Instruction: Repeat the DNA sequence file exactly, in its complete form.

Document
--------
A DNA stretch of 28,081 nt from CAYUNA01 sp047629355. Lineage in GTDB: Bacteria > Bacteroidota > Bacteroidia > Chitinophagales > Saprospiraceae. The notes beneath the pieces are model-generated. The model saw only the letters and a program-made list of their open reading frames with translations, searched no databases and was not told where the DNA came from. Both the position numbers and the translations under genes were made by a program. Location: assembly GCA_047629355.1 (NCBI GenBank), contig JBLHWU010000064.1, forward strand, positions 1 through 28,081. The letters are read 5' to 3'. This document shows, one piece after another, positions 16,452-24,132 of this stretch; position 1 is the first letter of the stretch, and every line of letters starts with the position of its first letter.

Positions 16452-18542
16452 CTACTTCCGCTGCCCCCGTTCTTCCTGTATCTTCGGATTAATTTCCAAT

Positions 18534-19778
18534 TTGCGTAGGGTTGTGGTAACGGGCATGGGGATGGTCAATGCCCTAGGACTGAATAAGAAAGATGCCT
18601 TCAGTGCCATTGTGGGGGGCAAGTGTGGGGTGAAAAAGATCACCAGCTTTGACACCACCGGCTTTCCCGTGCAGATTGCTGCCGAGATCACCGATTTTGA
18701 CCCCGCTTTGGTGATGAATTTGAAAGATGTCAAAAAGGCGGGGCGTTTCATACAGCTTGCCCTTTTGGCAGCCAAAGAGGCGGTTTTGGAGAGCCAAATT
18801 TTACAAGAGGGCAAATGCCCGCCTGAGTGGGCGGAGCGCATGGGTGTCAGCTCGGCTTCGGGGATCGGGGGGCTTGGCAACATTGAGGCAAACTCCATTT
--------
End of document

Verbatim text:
A DNA stretch of 28,081 nt from CAYUNA01 sp047629355. Lineage in GTDB: Bacteria > Bacteroidota > Bacteroidia > Chitinophagales > Saprospiraceae. The notes beneath the pieces are model-generated. The model saw only the letters and a program-made list of their open reading frames with translations, searched no databases and was not told where the DNA came from. Both the position numbers and the translations under genes were made by a program. Location: assembly GCA_047629355.1 (NCBI GenBank), contig JBLHWU010000064.1, forward strand, positions 1 through 28,081. The letters are read 5' to 3'. This document shows, one piece after another, positions 16,452-24,132 of this stretch; position 1 is the first letter of the stretch, and every line of letters starts with the position of its first letter.

Positions 16452-18542
16452 CTACTTCCGCTGCCCCCGTTCTTCCTGTATCTTCGGATTAATTTCCAAT

Positions 18534-19778
18534 TTGCGTAGGGTTGTGGTAACGGGCATGGGGATGGTCAATGCCCTAGGACTGAATAAGAAAGATGCCT
18601 TCAGTGCCATTGTGGGGGGCAAGTGTGGGGTGAAAAAGATCACCAGCTTTGACACCACCGGCTTTCCCGTGCAGATTGCTGCCGAGATCACCGATTTTGA
18701 CCCCGCTTTGGTGATGAATTTGAAAGATGTCAAAAAGGCGGGGCGTTTCATACAGCTTGCCCTTTTGGCAGCCAAAGAGGCGGTTTTGGAGAGCCAAATT
18801 TTACAAGAGGGCAAATGCCCGCCTGAGTGGGCGGAGCGCATGGGTGTCAGCTCGGCTTCGGGGATCGGGGGGCTTGGCAACATTGAGGCAAACTCCATTT